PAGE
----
There’s a significant body of science that establishes that the use of antibiotics on livestock operations (and not just human use of antibiotics) contributes to the problem of antibiotic resistance in bacteria. The CDC has said that there is “strong scientific evidence of a link between antibiotic use in food animals and antibiotic resistance in humans,” including:
. . . multiple North American studies describing how:
• Use of antibiotics in animals results in resistant bacteria in food animals
• Resistant bacteria are present in the food supply and transmitted to humans
• Resistant bacteria result in adverse human health consequences (such as increased hospitalizations)
Once antibiotic-resistant bacteria proliferate on livestock operations, they don’t stay there. They hitch a ride on workers who work with the animals or with meat; they escape in soil, air, and water that comes into contact with animal waste and can then get on our vegetables and fish; they can be found on meat that makes its way into grocery stores; and bacteria can swap resistance genes with each other spreading resistance, including transfers from harmless bacteria to pathogenic bacteria (a new scientific study adds to the evidence on this swapping of genes). According to the CDC, “bacteria can become resistant to many [antibiotics] because of the transfer of one piece of DNA.” Meat in grocery stores is frequently contaminated with antibiotic-resistant bacteria, including superbugs resistant to 3 or more classes of antibiotics. People who acquire antibiotic-resistant bacteria can pass them on to other people and can even walk into hospitals carrying superbugs.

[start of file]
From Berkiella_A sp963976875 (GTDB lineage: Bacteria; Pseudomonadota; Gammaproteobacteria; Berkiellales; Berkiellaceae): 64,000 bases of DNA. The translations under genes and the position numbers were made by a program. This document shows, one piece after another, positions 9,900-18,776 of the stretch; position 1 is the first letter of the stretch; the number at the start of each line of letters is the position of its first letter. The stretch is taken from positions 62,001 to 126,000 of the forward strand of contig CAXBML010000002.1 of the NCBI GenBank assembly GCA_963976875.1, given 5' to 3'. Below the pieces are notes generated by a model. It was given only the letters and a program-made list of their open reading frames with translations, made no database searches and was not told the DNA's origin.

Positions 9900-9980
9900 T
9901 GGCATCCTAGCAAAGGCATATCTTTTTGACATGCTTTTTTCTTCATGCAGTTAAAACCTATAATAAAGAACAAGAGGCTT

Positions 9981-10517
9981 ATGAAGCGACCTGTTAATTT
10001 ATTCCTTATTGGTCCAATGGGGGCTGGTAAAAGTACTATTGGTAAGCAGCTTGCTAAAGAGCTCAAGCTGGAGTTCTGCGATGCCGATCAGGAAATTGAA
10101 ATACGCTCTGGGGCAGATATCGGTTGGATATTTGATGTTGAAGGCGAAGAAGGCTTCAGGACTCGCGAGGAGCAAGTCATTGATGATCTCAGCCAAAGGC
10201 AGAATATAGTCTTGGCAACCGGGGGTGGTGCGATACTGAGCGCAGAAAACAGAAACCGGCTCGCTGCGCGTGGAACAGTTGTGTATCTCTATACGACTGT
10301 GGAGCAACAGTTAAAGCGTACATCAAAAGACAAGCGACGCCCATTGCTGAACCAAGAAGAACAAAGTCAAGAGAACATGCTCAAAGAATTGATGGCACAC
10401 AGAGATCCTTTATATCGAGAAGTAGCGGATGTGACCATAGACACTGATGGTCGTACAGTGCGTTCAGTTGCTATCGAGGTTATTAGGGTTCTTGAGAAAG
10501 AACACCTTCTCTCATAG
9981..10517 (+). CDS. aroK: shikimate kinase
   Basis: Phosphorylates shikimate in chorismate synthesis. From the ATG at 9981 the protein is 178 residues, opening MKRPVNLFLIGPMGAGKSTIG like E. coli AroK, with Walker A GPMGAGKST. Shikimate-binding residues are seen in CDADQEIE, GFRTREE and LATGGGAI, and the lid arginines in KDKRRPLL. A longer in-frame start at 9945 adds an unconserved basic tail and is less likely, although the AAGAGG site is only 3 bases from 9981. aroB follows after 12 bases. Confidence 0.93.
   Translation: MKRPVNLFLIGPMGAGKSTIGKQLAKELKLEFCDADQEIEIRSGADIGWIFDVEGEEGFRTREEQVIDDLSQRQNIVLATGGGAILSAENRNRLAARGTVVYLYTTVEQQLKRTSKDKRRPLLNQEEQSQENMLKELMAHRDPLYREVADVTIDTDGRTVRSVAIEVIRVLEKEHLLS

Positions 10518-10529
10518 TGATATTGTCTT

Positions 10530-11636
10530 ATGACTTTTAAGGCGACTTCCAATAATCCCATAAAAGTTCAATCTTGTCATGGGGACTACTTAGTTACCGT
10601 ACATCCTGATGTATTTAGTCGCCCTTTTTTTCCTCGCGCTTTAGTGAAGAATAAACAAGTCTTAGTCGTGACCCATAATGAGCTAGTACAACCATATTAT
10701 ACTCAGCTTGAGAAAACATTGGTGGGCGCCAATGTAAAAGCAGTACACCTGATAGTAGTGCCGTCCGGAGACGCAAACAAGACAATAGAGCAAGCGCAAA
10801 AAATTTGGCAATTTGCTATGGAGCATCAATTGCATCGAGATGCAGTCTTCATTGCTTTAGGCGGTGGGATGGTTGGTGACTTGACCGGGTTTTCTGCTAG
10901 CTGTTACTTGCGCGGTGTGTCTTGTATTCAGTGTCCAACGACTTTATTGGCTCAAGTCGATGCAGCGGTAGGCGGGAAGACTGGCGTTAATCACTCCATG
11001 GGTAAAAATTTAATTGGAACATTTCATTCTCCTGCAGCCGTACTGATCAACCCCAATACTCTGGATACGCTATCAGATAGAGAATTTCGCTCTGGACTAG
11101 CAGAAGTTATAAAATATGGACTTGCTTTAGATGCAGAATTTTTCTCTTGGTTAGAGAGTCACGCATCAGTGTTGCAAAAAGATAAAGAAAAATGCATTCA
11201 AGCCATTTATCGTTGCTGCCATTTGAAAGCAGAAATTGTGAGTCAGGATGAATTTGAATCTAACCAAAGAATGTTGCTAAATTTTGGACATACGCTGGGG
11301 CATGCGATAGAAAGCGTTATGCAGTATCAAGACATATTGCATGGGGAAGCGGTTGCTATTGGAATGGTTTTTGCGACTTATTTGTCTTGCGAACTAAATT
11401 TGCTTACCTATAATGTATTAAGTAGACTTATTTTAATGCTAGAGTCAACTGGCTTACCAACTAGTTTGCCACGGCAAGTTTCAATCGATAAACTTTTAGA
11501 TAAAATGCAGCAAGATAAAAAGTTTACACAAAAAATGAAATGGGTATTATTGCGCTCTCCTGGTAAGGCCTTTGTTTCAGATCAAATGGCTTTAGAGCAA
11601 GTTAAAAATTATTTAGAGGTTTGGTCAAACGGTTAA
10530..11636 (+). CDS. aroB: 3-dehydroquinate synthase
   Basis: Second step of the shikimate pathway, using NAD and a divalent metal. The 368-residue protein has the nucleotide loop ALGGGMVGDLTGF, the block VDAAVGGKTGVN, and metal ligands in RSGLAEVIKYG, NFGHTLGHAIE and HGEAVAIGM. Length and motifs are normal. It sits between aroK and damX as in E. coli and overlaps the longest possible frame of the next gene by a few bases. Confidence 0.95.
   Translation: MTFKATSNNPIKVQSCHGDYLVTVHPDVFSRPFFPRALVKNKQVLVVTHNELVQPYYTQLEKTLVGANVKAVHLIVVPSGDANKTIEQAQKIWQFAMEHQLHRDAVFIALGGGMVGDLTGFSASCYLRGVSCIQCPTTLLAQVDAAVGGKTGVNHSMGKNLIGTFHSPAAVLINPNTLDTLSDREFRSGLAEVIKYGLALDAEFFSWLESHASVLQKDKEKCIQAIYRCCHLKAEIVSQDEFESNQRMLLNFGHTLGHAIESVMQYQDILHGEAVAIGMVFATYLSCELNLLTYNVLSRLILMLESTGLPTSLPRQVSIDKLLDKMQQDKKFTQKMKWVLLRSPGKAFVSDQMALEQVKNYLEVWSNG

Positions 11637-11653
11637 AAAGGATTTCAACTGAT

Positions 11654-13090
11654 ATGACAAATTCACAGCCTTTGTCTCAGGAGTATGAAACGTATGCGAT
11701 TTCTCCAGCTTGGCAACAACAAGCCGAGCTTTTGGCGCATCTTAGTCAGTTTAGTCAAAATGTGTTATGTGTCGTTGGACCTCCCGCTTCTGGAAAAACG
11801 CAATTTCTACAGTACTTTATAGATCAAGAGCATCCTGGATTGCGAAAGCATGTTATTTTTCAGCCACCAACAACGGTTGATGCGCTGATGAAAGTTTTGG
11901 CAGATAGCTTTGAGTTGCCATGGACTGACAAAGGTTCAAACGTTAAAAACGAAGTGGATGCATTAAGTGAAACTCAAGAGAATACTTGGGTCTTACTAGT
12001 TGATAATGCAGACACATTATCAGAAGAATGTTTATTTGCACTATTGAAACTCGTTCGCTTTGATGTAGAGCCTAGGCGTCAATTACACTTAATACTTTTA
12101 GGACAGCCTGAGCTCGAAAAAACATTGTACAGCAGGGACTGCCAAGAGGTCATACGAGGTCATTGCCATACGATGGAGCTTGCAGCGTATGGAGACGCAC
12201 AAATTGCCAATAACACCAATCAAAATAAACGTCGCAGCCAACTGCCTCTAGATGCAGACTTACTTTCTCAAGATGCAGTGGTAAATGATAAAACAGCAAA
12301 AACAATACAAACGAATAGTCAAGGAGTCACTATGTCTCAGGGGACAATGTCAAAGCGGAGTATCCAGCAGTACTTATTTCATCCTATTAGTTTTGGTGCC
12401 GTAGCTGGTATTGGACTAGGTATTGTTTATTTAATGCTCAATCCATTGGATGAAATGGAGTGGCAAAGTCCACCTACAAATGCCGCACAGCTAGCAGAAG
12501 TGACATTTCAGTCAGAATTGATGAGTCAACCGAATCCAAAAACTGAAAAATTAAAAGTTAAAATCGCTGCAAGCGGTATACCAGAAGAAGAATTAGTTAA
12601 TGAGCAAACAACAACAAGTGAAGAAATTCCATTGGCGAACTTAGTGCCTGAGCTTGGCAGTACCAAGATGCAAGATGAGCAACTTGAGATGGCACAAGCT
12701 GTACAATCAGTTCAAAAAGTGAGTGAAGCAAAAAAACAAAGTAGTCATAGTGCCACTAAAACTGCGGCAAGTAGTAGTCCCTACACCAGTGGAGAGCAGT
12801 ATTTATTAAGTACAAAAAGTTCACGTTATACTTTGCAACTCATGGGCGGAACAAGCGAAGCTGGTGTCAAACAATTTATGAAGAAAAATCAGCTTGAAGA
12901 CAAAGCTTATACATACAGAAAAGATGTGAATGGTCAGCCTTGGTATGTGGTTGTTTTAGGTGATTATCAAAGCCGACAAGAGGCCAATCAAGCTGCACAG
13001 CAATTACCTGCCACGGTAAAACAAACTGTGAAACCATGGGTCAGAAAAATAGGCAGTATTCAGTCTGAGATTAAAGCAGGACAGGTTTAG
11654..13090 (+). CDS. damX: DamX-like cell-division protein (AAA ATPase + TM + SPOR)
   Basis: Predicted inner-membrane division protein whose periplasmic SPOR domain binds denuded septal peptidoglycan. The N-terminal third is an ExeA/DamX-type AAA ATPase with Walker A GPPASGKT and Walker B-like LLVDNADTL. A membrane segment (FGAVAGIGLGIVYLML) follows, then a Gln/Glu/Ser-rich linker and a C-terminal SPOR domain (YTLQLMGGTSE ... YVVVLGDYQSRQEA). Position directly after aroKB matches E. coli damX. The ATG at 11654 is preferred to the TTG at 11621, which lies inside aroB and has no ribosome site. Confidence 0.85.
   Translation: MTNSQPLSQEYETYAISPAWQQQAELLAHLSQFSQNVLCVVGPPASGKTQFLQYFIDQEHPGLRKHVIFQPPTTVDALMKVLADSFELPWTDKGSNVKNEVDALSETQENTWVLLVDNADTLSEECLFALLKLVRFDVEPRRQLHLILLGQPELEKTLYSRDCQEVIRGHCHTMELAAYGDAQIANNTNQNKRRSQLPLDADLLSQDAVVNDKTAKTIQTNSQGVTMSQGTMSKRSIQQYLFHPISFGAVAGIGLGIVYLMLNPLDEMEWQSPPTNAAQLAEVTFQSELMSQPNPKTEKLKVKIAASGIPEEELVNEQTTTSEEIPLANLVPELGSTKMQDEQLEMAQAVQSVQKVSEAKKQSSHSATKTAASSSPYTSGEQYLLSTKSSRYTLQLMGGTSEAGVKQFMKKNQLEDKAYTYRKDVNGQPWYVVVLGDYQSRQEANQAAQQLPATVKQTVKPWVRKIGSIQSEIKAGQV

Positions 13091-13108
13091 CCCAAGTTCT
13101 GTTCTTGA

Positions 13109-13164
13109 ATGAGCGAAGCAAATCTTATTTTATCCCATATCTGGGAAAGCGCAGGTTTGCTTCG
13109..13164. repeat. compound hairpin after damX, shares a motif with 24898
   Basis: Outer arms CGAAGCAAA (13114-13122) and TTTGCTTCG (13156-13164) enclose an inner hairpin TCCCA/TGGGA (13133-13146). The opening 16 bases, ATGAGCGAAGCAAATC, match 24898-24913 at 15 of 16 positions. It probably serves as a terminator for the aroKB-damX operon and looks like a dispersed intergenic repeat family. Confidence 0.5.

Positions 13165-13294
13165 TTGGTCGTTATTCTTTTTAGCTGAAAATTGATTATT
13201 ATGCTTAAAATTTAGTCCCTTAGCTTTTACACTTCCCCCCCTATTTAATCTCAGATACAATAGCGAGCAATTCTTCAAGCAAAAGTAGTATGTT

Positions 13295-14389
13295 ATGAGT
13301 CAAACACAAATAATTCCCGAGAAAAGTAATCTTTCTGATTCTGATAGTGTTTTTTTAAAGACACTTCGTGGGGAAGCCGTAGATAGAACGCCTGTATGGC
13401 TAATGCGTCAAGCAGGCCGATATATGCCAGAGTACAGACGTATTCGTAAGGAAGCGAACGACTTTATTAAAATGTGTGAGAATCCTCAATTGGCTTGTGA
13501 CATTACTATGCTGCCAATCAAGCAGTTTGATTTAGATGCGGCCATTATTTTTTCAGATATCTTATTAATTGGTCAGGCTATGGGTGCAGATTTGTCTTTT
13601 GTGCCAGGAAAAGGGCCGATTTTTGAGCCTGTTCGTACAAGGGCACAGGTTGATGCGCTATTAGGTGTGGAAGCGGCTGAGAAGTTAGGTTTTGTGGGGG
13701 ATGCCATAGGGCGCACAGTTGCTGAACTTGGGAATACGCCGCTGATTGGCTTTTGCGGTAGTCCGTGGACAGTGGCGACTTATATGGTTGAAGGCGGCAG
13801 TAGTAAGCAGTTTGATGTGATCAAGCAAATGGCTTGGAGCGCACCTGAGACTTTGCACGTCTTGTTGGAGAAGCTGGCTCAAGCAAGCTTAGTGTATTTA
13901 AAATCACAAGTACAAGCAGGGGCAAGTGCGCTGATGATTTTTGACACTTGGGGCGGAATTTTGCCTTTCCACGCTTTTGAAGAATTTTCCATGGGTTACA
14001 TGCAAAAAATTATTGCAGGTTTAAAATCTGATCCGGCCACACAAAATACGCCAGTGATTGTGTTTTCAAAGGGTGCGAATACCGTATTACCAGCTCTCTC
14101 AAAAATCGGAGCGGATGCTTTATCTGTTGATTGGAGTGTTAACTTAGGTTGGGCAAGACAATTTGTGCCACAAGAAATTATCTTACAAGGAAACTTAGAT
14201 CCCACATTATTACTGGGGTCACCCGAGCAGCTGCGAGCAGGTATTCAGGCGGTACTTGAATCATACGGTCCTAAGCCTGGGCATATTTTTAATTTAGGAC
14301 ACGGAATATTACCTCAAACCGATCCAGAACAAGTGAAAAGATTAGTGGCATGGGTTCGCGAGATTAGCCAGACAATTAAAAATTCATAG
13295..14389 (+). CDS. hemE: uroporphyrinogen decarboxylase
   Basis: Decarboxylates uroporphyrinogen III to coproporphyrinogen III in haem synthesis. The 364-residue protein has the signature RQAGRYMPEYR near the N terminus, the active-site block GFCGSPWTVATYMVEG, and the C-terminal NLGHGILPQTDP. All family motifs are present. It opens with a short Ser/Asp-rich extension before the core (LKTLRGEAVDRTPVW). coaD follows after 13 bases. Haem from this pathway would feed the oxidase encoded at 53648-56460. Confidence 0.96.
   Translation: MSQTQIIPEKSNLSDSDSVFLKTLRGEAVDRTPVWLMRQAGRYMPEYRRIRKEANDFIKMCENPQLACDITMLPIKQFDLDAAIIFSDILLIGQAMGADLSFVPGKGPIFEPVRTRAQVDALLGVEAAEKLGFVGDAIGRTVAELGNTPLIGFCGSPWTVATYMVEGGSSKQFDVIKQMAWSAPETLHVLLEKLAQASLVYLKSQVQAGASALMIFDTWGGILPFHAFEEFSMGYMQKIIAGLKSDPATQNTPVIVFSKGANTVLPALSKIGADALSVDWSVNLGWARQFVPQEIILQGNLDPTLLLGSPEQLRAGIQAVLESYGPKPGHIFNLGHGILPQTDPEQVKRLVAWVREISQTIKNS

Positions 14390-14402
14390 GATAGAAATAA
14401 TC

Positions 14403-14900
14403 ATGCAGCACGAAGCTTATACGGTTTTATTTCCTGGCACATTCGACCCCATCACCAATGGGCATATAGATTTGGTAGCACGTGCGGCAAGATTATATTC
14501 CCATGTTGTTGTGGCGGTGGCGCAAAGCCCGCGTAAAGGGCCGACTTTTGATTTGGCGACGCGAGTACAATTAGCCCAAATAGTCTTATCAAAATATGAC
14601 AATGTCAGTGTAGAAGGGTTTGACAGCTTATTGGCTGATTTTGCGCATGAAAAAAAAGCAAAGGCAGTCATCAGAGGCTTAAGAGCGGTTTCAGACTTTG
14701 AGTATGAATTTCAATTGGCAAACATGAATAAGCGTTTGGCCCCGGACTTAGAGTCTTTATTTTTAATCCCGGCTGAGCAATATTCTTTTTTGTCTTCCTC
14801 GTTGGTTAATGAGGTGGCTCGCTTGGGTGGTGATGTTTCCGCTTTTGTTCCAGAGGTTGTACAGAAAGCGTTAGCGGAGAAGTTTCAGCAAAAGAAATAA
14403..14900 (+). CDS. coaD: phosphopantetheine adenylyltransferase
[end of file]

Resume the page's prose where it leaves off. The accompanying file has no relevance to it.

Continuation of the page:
Antibiotic use at livestock operations has been described by prominent scientists as “a major driver of antimicrobial resistance worldwide,” it can lead to potentially disastrous consequences, and we should be moving at full speed to address that threat. The story of the NIH’s battle with one superbug infection is only the latest reminder of the urgency of the issue and the need to move to address it on all fronts as quickly as possible.
Yet, in the face of this rising public health threat, the Food and Drug Administration (FDA)—the agency that regulates the use of antibiotics in livestock—has been dawdling on this issue for decades. FDA needs to fast-track binding regulations to stop the non-therapeutic use of antibiotics in livestock-operations. We have called on them to do so and continue to push them to take meaningful action.
You can also send a powerful signal by asking the grocery stores and restaurants you frequent to sell meat raised without antibiotics and by choosing meat with the USDA Organic label or meat labeled “no antibiotics” backed by a “USDA Process Verified” or other independent certification.
Image of Klebsiella pneumoniae bacterium implicated in the NIH infections as seen on a scanning electron micrograph, courtesy of Centers for Disease Control and Prevention (CDC)